Union organizers share their experiences as the economy shows workers their power
Firefighters, construction workers and other union members rallied in March 2021 to support nurses who were negotiating a new contract at Meriter hospital in Madison. (Erik Gunn | Wisconsin Examiner)
A half-dozen activists were wrapping up a 90-minute conversation Wednesday when Conner Erickson offered his tip to people trying to organize a union where they work.
“Frustration is an incredibly strong weapon that spreads rapidly,” said Erickson. “Reassuring folks that their frustrations are not theirs alone — that does a lot for a worker who’s insecure or unsure how they can make a difference.”
Erickson works at the Pabst Theater Group, which owns a group of entertainment venues in Milwaukee, and was active in the successful union organizing drive there earlier in 2022.
He was one of two involved in that drive, along with a collection of other workers campaigning for better conditions who took part in a panel discussion Wednesday about the recent upsurge in union organizing in Wisconsin: What it’s like, why it’s happening now and what keeps them going.
The panel discussion, held over Zoom, was organized by COWS, the University of Wisconsin center that measures the economy from the perspective of workers. It followed the release last week of COWS’ latest State of Working Wisconsin report. The report’s key finding was that, for many reasons, Wisconsin workers have reached a turning point where they have discovered their potential power to improve the conditions of their jobs.
“It isn’t a time of retreat from work, it is a time of engagement and workers taking this moment to recognize the power they have,” said labor economist Laura Dresser, associate director of COWS and co-author of the report, as she set the stage for the discussion.
Wisconsin workers have expressed that power in many ways. “2022 saw a surge in official [union] organizing,” Dresser said. “But also, connected to the entire breadth of work, individually and collectively, formally and informally, workers are demanding more from work.”
The attention Wednesday was on collective action of union as well as non-union workers.
Victoria Gutierrez, a nurse at Meriter Hospital in Madison, said union representation was important to her ability to advocate for herself and for the people in her care. “I feel the only way I can really ensure my own safety or my patients’ safety and provide quality care is to have that union voice,” said Gutierrez, who is active in SEIU Healthcare Wisconsin, part of the Service Employees International Union.
That was especially evident, she said, in the first year of the COVID-19 pandemic, culminating in contract negotiations in March 2021, with issues that included time off and workers compensation coverage for employees who came down with COVID-19 as well adequate information about personal protective equipment available to them.
Mary Jorgensen, a nurse at UW Health involved in the three-year campaign to reinstate union representation at the health care system, agreed. “We’ve had deteriorating working conditions since we lost our contract in 2014,” Jorgensen said. “The pandemic just exacerbated all the problems that we did have.”
Housekeepers at a Madison chain hotel didn’t have a union and wanted to get the evaluations and raises they had been promised when they were hired. They turned to Worker Justice Wisconsin, a nonprofit supported by unions and faith groups that helps nonunion workers; the organization helped the group win better pay and other working condition improvements, said Delia, one of the housekeepers, who took part in the panel.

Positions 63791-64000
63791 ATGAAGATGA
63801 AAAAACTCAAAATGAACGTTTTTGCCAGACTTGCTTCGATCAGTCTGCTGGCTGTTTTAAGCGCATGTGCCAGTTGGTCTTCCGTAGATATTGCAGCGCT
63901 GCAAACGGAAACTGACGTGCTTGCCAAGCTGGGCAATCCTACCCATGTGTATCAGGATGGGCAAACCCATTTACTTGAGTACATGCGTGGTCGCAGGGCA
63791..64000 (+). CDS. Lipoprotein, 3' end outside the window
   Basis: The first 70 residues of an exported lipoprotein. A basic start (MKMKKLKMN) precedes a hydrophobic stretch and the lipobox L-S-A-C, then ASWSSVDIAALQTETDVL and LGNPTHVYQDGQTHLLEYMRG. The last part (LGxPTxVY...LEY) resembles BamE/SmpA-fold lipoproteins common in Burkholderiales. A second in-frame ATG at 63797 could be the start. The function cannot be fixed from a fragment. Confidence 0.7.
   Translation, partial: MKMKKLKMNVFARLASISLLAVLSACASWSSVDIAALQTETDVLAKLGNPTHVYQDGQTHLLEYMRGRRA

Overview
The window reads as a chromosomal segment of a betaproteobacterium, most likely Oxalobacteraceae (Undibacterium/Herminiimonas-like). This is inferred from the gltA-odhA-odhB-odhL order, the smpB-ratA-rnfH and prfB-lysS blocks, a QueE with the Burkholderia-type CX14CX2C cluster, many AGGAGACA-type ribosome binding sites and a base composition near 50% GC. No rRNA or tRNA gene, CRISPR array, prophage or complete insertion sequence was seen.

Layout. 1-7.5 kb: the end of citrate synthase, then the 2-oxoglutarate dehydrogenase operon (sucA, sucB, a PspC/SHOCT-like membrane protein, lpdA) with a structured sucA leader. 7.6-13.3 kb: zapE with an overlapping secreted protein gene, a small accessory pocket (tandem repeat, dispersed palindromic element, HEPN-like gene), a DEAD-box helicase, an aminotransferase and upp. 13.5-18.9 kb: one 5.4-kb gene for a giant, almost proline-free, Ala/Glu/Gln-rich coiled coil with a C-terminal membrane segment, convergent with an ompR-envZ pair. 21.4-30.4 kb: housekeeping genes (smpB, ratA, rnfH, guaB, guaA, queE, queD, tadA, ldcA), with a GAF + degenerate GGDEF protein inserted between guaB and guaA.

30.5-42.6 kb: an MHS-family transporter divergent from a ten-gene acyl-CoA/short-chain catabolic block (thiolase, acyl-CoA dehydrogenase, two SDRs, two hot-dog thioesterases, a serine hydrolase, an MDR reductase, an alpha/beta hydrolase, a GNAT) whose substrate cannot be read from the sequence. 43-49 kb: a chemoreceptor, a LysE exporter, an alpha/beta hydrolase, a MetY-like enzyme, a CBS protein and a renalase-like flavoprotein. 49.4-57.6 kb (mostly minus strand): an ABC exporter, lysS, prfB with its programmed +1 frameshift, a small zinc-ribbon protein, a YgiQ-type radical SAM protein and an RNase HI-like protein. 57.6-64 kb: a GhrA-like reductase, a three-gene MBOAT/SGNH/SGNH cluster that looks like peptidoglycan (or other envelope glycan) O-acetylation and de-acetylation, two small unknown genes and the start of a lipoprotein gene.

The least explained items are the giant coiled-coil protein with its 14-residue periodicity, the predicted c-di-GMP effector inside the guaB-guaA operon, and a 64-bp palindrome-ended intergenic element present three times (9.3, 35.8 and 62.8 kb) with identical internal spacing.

Delia, who gave only her first name, spoke in Spanish as Worker Justice Wisconsin staff member Frida Ballard interpreted.
Ballard also interpreted for another woman, employed at a Madison sportswear and screen printing factory where workers complained of missed paychecks and overheated working conditions.
“I was already set on leaving,” the worker said. But after being connected with Worker Justice, she and her coworkers concluded that “these are our jobs and we don’t have to leave — we can defend them.”
After the workers petitioned the owner and were laid off, they filed an unfair labor practice charge with the National Labor Relations Board. Ballard said Wednesday that all the laid off workers were rehired following intervention by the agency.
Panelists said that younger generations of workers appear to be particularly enthusiastic in pressing for union representation and rights at work. Younger nurses have been among the most vocal in the UW Health union drive, said Jorgensen.
Troy Brewer, a cook at Fiserv Forum and union steward for Milwaukee Area Service and Hospitality Workers (MASH), reported similar experiences. When confronted with unacceptable situations at their work, “the young people, they are — ‘I’m not putting up with that, and there’s no way I’m doing it,’” he said.
Erickson said the Pabst Theater Group union, which is part of MASH, arose as workers sought to make their jobs more sustainable. As part of the entertainment industry, “We have a passion for the arts and culture in Milwaukee,” Erickson said, “We have a passion for the arts and culture industry as a whole.”
Instead of leaving their jobs, “We have the opportunity now to work with those and create a culture in Milwaukee that cares about its entertainment workers.”
“This is a whole lot more than just our workplace or just the entertainment industry,” said James Stapleton, another Pabst Theater Group union activist.
It’s about “workers’ rights as a whole,” Stapleton said. “Every worker deserves a right to good wages, a good workplace and to have a voice in their workplace, because at the end of the day it’s the workers that make it all happen.”
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